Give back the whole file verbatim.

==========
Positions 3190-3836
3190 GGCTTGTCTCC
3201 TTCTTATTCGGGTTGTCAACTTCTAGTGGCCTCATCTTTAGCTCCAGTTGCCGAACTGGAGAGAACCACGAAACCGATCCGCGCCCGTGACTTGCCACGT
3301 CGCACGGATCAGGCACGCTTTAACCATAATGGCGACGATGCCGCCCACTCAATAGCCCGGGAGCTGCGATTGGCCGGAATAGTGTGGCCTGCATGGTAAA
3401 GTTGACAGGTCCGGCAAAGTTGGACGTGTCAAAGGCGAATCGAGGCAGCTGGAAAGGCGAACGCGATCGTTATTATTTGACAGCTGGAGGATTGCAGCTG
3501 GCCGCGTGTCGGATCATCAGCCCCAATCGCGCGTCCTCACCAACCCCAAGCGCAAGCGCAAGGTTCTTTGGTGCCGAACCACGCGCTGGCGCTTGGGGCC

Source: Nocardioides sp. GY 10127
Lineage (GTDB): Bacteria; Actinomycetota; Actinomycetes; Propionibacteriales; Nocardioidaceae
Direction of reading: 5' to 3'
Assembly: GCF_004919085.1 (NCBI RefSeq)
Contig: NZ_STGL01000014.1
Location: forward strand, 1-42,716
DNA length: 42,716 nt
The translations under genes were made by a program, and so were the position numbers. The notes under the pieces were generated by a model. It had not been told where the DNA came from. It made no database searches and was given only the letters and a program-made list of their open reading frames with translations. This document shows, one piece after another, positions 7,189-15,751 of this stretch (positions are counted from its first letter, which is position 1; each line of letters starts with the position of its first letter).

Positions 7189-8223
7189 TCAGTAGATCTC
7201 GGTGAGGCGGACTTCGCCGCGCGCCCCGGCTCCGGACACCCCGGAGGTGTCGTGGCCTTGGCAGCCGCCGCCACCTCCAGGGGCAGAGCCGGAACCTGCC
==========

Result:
Positions 3190-3836
3190 GGCTTGTCTCC
3201 TTCTTATTCGGGTTGTCAACTTCTAGTGGCCTCATCTTTAGCTCCAGTTGCCGAACTGGAGAGAACCACGAAACCGATCCGCGCCCGTGACTTGCCACGT
3301 CGCACGGATCAGGCACGCTTTAACCATAATGGCGACGATGCCGCCCACTCAATAGCCCGGGAGCTGCGATTGGCCGGAATAGTGTGGCCTGCATGGTAAA
3401 GTTGACAGGTCCGGCAAAGTTGGACGTGTCAAAGGCGAATCGAGGCAGCTGGAAAGGCGAACGCGATCGTTATTATTTGACAGCTGGAGGATTGCAGCTG
3501 GCCGCGTGTCGGATCATCAGCCCCAATCGCGCGTCCTCACCAACCCCAAGCGCAAGCGCAAGGTTCTTTGGTGCCGAACCACGCGCTGGCGCTTGGGGCC

Source: Nocardioides sp. GY 10127
Lineage (GTDB): Bacteria; Actinomycetota; Actinomycetes; Propionibacteriales; Nocardioidaceae
Direction of reading: 5' to 3'
Assembly: GCF_004919085.1 (NCBI RefSeq)
Contig: NZ_STGL01000014.1
Location: forward strand, 1-42,716
DNA length: 42,716 nt
The translations under genes were made by a program, and so were the position numbers. The notes under the pieces were generated by a model. It had not been told where the DNA came from. It made no database searches and was given only the letters and a program-made list of their open reading frames with translations. This document shows, one piece after another, positions 7,189-15,751 of this stretch (positions are counted from its first letter, which is position 1; each line of letters starts with the position of its first letter).

Positions 7189-8223
7189 TCAGTAGATCTC
7201 GGTGAGGCGGACTTCGCCGCGCGCCCCGGCTCCGGACACCCCGGAGGTGTCGTGGCCTTGGCAGCCGCCGCCACCTCCAGGGGCAGAGCCGGAACCTGCC